June 15, 2024

What makes an award matter?

This month, lots of marketing types are descending upon Cannes – and hopefully returning with some shiny new hardware for their office shelves. We all know the Oscars and the Grammys, but industry awards are just as much a tradition in many parts of the economy. There are trophies for everything.

But do they mean anything? It depends.

I wrote about that question in month's issue of ADWEEK, for both their print and online issues. Here's a snippet:

Awards certainly feel like a big deal, but the science shows us that for awards (and other traditional outward markers of success) to work, it requires more work.

When something is hard to judge based on material facts and figures, we look to signals to help us evaluate our options. We might buy a particular brand of golf clubs because Tiger Woods uses them. For most of us, it’s difficult, even impossible, to know which putter is the best-engineered, so we take the shortcut of reading and following signals. They allow us to save on what psychologists call “search costs."

Signals are perception-movers. They change the way we see and think about the world. If used right, they can change the choices we make.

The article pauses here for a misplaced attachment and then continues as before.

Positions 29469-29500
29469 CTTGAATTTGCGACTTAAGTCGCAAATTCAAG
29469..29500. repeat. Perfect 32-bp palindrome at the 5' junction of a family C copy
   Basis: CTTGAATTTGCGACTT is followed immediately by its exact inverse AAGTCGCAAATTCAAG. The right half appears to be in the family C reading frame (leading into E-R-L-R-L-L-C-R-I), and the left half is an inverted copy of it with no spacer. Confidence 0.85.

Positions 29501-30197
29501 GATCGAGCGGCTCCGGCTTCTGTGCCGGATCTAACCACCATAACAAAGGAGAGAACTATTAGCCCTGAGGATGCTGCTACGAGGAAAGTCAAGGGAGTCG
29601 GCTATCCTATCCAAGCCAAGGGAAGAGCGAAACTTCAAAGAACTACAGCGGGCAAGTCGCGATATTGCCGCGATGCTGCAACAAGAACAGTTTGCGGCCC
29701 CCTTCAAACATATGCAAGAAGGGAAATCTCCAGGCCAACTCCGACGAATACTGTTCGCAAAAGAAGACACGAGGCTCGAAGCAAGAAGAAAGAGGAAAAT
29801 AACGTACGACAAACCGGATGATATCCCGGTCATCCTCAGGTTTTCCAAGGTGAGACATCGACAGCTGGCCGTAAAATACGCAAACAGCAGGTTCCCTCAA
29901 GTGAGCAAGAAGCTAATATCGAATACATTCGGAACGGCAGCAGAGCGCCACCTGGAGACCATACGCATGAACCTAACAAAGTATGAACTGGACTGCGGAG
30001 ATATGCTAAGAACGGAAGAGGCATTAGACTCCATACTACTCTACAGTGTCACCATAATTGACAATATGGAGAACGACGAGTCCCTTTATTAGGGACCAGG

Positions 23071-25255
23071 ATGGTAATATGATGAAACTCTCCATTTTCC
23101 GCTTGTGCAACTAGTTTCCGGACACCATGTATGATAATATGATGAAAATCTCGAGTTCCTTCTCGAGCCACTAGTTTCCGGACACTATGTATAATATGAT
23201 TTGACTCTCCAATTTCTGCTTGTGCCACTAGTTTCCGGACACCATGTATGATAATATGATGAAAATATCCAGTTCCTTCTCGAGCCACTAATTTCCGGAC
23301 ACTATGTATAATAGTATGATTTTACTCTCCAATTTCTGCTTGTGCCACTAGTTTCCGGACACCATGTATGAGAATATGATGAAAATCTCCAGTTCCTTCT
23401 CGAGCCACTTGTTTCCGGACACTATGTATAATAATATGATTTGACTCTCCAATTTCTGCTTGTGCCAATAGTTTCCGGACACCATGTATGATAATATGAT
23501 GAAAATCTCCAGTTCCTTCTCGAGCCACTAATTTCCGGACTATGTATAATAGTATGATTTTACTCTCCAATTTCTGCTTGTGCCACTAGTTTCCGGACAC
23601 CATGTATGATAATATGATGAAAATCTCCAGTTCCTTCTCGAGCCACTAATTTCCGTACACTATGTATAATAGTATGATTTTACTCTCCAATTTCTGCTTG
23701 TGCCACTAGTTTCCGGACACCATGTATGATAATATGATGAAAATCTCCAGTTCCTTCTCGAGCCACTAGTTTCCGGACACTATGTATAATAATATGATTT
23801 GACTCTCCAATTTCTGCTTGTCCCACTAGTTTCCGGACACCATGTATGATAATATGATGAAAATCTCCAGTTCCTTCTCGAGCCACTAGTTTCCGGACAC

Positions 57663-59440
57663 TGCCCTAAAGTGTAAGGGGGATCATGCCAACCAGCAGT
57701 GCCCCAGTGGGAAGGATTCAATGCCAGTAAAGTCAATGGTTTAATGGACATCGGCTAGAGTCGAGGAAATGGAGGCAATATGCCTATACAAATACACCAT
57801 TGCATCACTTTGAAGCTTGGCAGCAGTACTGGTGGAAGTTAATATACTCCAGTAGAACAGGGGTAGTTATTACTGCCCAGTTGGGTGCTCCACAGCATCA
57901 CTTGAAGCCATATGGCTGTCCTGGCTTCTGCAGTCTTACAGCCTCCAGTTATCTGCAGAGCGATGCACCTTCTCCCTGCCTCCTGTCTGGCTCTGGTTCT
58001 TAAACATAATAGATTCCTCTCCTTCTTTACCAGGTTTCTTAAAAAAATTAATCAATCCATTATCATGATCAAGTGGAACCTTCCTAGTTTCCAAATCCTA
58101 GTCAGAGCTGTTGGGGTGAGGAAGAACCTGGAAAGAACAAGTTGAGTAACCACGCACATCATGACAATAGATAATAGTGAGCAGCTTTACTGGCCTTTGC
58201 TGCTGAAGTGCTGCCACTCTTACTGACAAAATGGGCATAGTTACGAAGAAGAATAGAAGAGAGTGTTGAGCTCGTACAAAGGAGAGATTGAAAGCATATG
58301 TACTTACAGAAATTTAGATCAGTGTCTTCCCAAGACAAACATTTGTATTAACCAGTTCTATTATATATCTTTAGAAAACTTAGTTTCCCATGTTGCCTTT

It was a ton of fun sharing this with a publication I've long admired. Go check out the full article here.

And while I have you, here's a bonus bit that was cut for length (though it might be my favorite part). Imagine this right before the end:

But before we run off bragging about everything, we must avoid a dangerous trap with perception-movers. In our minds, accolades and arguments don’t add up – they get averaged. This is known as the “dilution effect,” a form of judgment bias first described in a series of studies by Richard E. Nisbett, Henry Zukier, and Ronald E. Lemley.

Think of it this way: If I told you that somebody was featured in the New York Times, you might be impressed. But if I told you that they were in the New York Times, the Pawnee Gazette, and the Smallville High Alumni Quarterly, are you still impressed? When it’s just a single piece of evidence, we can make a verdict on just that. But when we’re shown multiple things, our minds tend to place judgment somewhere in the middle. We don’t stack the evidence on top of each other, we average them.

This is why movie trailers exclaim “Academy Award Winner Meryl Streep” but leave out her wins from the Kansas City Film Critics Circle and the AARP Movies for Grownups Awards. Nothing against those organizations, but in this domain, they don’t carry the same heft as an Oscar. Like these trailers, you should pick your winning argument and shout it from the rooftops.

Now excuse me while I brag about some of the book awards we snagged for Simply Put.

About the Author

Ben Guttmann ran a marketing agency for a long time, now he teaches digital marketing at Baruch College, just wrote his first book (Simply Put), and works with cool folks on other projects in-between all of that. He writes about how we experience a world shaped by technology and humanity – and how we can build a better one.

Get my new book, it just came out.

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